Norway has fjords, mountains and snus. Photo: Krystof Diatka

To snus or not to snus

When you come to Norway for the first time, it has a few surprises in store for you. Among them we could count the high price level, the inhaling form of agreeing that transfers to Norwegian English and those strange, small and white sacks of something piling up everywhere, especially in public places.


It is snus, a form of tobacco product which is used orally. More specifically one crams it into the space between the upper lip and gum, where the nicotine is being absorbed. Snus should not be mistaken for other tobacco products as chew, dip or snuff.

That slightly angry, arrogant and annoyed look an elevated upper lip causes on so many Scandinavians is probably not a sign of animosity, but merely a result of nicotine addiction.

Snus is a mixture of tobacco, water and salt, which is blended and treated with heat. Then it is packed into desired form. That’s where snus divides into two general groups: portioned-pouched and loose. As a fresh snuser I tried the loose version once and it exploded in my mouth. I will never try it again and as the majority of snusers I am going to stick to the more comfortable pouched version.

Snus as a fashion statement. Photo: Krystof Diatka
Snus as a fashion statement. Photo: Krystof Diatka

So where does snus come from? The ancestor of snus is called snuff. Snuff is fine ground, pulverized tobacco that is inhaled or «snuffed» through the nose. In the 16th century, it was popular among French courtiers. It is believed that snuff helped French Queen Catherine de’ Medici to recover from her chronical headaches. The French court had a huge influence over European society back then, so snuff quickly spread all over the continent. After a long period of fame the snuff was pushed aside by the French Revolution. Smoking tobacco became the leader in nicotine consumption, as it can be observed in Europe up to this day. In the 18th century, the tobacco industry was blooming in Sweden and by the 19th century Swedish nicotine users started putting a pinch of snuff under their upper lip and therefore snus was born. This new trend quickly caught on. In 1970 the portion-pouched version was introduced. A new wave of popularity kicked off, raised by awareness about the health risks of smoking tobacco.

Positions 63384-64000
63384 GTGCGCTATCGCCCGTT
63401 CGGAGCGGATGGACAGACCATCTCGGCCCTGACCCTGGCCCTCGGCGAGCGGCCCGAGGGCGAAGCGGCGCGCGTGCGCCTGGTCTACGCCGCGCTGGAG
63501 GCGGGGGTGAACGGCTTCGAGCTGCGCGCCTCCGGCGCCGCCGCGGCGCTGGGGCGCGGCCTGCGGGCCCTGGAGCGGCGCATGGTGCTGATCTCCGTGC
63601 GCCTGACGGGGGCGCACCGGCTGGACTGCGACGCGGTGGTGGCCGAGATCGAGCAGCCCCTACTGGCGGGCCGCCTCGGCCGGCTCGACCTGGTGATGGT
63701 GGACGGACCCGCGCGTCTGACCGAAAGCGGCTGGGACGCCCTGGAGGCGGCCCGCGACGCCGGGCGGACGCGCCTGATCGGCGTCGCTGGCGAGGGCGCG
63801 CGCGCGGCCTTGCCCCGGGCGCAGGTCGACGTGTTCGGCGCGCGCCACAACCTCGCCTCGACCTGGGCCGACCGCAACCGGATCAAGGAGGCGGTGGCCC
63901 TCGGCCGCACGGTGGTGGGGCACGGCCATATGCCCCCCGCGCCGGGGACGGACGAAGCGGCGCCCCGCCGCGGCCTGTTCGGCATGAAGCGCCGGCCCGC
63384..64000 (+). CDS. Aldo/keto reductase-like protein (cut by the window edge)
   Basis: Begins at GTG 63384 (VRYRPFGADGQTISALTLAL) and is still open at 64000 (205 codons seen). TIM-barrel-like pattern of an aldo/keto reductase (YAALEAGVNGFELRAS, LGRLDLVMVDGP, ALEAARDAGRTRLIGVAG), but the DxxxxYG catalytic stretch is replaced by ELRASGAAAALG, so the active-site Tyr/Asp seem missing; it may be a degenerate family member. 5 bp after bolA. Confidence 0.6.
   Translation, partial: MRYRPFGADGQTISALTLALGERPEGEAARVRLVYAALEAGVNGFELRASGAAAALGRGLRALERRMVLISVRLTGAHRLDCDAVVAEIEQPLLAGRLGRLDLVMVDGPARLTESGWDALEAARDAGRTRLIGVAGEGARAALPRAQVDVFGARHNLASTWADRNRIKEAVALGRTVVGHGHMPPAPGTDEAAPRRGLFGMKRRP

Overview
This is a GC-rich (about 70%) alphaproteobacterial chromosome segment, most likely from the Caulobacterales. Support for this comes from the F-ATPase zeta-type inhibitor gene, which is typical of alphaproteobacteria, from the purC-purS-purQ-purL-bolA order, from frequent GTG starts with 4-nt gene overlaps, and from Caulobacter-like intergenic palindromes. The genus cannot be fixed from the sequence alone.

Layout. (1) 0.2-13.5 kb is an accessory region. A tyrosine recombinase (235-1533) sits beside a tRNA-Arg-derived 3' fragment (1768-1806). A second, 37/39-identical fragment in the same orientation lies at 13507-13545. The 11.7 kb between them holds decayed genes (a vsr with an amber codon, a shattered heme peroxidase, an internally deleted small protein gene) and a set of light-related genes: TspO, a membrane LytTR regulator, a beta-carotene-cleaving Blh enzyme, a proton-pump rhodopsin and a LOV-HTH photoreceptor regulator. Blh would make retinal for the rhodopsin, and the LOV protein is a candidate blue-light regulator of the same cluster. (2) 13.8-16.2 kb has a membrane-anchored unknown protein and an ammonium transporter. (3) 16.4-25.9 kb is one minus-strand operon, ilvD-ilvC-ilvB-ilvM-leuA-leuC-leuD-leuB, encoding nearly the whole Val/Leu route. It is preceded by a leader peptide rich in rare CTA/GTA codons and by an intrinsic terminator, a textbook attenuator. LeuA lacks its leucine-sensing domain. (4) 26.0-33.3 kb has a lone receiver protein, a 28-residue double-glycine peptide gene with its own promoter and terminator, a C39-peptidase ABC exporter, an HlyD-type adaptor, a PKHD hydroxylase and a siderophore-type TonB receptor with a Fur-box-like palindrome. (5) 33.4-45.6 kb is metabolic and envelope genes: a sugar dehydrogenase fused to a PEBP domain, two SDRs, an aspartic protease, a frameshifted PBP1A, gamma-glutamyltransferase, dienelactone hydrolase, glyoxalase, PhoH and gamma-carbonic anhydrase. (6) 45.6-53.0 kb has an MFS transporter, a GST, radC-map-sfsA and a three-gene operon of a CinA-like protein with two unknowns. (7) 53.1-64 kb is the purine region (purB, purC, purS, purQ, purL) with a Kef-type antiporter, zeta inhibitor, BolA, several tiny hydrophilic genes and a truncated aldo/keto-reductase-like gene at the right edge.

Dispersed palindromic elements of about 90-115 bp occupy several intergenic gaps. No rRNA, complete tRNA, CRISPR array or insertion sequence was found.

But is snusing healthier than smoking?

One of the most discussed impacts of tobacco usage is its carcinogenic effect on lungs and respiratory tract. In this case the advantage of snus is clear and undisputable. Most of the carcinogenic substances are created in the burning process which is required to create smoke. In the act of snusing no smoke is involved, therefore lungs stay completely unharmed. That does not mean that snus is not harmful at all. Tobacco contains nicotine, and nicotine is heavily addictive drug with proven health risks.

Snus is no exception. Using it can for example higher the risk of getting a cardiovascular disease or any form of oral cancer. Although it has been proven that the risk of getting an oral cancer is very much higher with smoking. Dip and chew – other forms of smokeless tobacco – are more carcinogenic than snus due to a different manufacturing process. Chew and dip are fermented, while snus is heat treated. So the answer is yes. Snus is less harmful than cigarettes; it is a healthier alternative for everyone who wants to stop smoking.

The dominant area of snus usage is Sweden and Norway, where you can get it in countless sizes, flavors and nicotine contents. In recent years, it has gained popularity in USA and severe major tobacco producers sell their own snus. It is illegal in most of the states in EU besides Denmark and Sweden. Like any other tobacco products in Norway it is legal to sell it to persons over 18 years of age and it is subjected to heavy taxes. Therefore it is not a cheap nicotine fix, but still you can see those pouches lying around everywhere.

So why do people do it? Why do non-smokers pick up this habit?

Elias Lien. Photo: Private
Elias Lien. Photo: Private

“I tried snus for the first time at the age of fourteen. I had a nicotine buzz and I loved it. I have not stopped using it ever since. I started because the cool kids did it. It was the temptation of forbidden fruit. But I never had a cavity since I started snusing, so I think that it works as some sort of mouth disinfection. I like that I don’t bother anyone with smoke when I snus, that I can do it at school and that it gives me a sexy bump above my upper lip. What I do not like about snus, is that it is expensive. I probably could have bought a new car now if I did not snus,” Elias Lien – who is studying in Volda – says.

So obviously the «cool» factor of nicotine usage has transferred from cigarettes to snus. For teenagers the thrill of doing something forbidden is the same. From there it is just a short step to nicotine addiction and after that the reasons to carry on snusing is self-evident.

Snus, overall, is less harmful than smoking. If you are a smoker and you are looking for a way to rest your lungs, snusing is a much safer way to ingest nicotine.